twenty-eight years ago, the site of the Tahoe Reno Industrial Center east of Sparks was an expanse of dirt: 107,000 acres of it. But Dean Haymore saw potential there. He saw a future for major manufacturing in northern Nevada. And he helped make it happen.

“I knew that the time was coming when we wouldn’t be able to depend on gaming and tourism anymore in Nevada,” Storey County’s building and planning administrator said. “I knew we had land and that we had space to grow. I met with the commissioners and we came up with a plan. And damn if it didn’t work!”

These days he’s busier than he ever dreamed he’d be — approving plans, issuing permits and taking calls from companies that want to locate in that area.

The Tahoe Reno Industrial Center is marketed as the largest industrial park in the world. It’s located just nine miles east of The Biggest Little City in the World. And it will soon be home to the largest manufacturing plant in the world: Tesla’s 5-million square foot Lithium Ion Battery Factory.

That in itself is a dream come true for Storey County. And it’s a huge boon for northern Nevada as a whole. According to the Economic Development Authority of Western Nevada, the Tahoe Reno Industrial Center has created more than a thousand jobs since January. And, like the center itself, that number is growing.

The hubbub of activity there with construction jobs, build-outs and infrastructure is putting people to work building factories and companies that will put even more people to work. You could say that Tesla’s commitment to the area is moving mountains in terms of business opportunity there.

“We have everything from 1-800 Flowers to 1-800 Diapers,” said TRIC Principal Lance Gilman. “We have an ammunition factory, a diving board manufacturer, Pittsburgh Paints, Zulily and distribution centers for Wal-Mart and Toys-R-Us. And we’re just getting started.”

Storey County Manager Pat Whitten agrees.

“We’ve seen business permits and building permits flying out the door. We’ve streamlined our process. We’ve hired six additional employees to deal with the permitting. And it’s a round-the-clock operation. Say a client has a cement pour at 2 a.m. We make the inspector available as needed so there are no delays.”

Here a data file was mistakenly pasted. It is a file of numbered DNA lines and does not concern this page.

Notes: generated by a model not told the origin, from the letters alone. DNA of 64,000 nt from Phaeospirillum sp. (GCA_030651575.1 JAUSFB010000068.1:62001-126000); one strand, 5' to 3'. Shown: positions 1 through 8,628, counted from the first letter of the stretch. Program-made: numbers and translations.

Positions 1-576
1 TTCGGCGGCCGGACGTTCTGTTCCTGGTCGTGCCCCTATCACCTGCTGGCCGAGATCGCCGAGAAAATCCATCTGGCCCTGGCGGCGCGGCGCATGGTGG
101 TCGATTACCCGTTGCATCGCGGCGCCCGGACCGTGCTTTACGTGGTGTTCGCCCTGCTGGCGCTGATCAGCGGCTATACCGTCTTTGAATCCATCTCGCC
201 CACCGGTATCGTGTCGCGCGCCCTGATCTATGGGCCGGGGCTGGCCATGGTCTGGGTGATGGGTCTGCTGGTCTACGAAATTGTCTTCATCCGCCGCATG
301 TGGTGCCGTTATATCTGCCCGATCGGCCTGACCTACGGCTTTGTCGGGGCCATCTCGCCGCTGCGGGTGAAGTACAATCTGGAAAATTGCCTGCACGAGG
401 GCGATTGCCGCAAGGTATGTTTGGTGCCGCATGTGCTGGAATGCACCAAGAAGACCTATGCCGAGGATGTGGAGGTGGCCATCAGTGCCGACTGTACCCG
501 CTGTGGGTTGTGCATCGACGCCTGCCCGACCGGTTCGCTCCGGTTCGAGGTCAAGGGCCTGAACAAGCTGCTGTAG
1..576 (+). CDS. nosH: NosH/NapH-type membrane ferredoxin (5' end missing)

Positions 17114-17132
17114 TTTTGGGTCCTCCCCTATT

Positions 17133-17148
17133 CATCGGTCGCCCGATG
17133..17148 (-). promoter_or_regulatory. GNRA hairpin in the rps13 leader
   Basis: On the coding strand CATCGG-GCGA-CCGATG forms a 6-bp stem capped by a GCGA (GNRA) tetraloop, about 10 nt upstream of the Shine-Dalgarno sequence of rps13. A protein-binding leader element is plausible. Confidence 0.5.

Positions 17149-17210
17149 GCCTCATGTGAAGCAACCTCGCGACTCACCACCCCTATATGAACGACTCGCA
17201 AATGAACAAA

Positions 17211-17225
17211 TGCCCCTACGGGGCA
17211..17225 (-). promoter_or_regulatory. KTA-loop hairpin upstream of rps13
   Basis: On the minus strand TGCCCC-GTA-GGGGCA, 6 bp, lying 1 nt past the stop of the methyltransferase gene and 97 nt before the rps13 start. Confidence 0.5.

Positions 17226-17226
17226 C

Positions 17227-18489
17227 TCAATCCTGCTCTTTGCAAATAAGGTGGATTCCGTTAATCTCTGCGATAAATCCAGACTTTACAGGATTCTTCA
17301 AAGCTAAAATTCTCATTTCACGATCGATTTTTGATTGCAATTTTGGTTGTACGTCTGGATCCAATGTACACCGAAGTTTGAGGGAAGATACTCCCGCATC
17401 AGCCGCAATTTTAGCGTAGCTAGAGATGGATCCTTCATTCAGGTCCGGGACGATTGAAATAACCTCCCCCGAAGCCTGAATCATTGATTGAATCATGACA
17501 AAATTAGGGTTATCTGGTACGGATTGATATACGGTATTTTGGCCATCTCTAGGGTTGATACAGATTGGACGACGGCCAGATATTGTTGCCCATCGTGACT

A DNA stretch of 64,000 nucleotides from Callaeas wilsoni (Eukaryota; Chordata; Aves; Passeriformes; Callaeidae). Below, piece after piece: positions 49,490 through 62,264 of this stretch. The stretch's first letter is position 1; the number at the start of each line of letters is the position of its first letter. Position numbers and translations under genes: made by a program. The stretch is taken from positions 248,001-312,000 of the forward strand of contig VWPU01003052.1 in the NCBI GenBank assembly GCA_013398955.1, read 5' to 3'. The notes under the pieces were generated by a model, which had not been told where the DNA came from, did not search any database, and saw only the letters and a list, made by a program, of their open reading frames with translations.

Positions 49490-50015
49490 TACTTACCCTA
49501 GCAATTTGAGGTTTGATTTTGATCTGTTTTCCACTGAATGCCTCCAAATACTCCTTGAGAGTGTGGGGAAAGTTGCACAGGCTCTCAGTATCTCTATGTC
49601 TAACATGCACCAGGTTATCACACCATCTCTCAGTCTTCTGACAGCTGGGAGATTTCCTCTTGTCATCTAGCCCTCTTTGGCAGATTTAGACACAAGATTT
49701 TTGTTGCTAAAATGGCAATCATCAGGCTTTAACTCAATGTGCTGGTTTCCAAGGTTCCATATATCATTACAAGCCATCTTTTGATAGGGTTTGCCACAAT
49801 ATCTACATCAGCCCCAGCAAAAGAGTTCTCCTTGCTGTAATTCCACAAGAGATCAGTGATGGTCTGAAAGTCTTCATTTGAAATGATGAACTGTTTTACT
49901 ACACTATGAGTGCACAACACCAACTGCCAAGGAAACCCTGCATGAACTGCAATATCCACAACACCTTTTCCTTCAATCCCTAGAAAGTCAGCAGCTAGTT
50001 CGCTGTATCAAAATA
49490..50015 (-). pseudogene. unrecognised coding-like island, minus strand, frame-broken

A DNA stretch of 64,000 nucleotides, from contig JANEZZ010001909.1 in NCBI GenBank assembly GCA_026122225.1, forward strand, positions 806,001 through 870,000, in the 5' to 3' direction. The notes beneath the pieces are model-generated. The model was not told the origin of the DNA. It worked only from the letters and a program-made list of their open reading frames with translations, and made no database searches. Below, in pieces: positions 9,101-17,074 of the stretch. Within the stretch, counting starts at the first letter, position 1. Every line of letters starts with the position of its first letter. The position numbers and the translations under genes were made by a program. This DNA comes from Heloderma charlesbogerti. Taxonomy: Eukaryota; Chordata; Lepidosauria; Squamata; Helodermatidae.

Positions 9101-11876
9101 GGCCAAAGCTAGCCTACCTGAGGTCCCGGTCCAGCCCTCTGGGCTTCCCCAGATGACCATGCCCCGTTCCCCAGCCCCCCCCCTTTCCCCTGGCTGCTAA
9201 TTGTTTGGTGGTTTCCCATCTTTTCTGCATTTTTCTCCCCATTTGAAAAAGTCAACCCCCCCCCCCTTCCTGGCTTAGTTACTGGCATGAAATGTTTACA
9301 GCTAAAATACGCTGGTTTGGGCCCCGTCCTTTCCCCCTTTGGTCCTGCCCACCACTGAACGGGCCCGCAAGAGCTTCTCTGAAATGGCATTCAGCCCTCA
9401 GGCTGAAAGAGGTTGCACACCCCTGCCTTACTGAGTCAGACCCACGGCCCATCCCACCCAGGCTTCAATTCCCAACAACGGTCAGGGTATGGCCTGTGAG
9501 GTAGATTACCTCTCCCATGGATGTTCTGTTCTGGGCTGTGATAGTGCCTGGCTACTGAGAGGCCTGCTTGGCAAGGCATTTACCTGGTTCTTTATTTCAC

“We do have one of the most pro-business counties in the state,” Haymore says. “We are proud to issue building permits in 30 days or less and in some cases you can get a permit and start moving dirt the next day.”

In addition to that convenience, they say the State of Nevada goes the distance to welcome businesses. From the business-friendly tax structure here to the tax incentive programs to the lightning-fast permitting process, Nevada seems to know what businesses are looking for.

There are currently 15,000 acres within the TRIC zoned for industrial use. And Gilman said the lots are moving fast.

“I see manufacturing as a huge part of northern Nevada’s future. And we have the space and the facilities for it. The park includes space for residential zoning and commercial venues too. But I think that manufacturing and data (centers) will be the biggest in the next few years.”

“The economy and prosperity come in spurts,” said Storey County Manager Pat Whitten. “That’s how business grows and as Tesla comes online in 2017 I think we’ll see the number of businesses here double.” Data-related businesses are “going to be huge.”

Earlier this year, Governor Brian Sandoval announced that Switch Data will be expanding to northern Nevada and building a $1 billion data center in the TRIC. Developers say it’s all just a solid foundation for more.

For now, Storey County is building and planning for the future.

According to Storey County, businesses at the TRIC currently employ 4,300 workers. According its most recent audit, that has meant $4.3 million in revenue. When it’s completely built-out the Tesla Gigafactory is expected to add 6,500 employees to that. Other companies are eyeing the TRIC and planning other manufacturing plants there.

The upshot: And construction work is booming.

“We are seeing a tremendous resurgence of construction in Storey County already,” Gilman said. “The Tesla project alone will take 3,000 construction workers. And we are phasing in the work so it will last.”

“I’d have to agree that the construction industry is back,” said Bill Miles of Miles Construction in Carson City. “In fact, we are putting people to work on Tesla, on other projects at the TRIC and on road projects. It’s crazy. There has been an uptick in government projects too like bridges and roads. I see a time in the not too far future when we won’t have enough workers here. So we are already planning ahead.”


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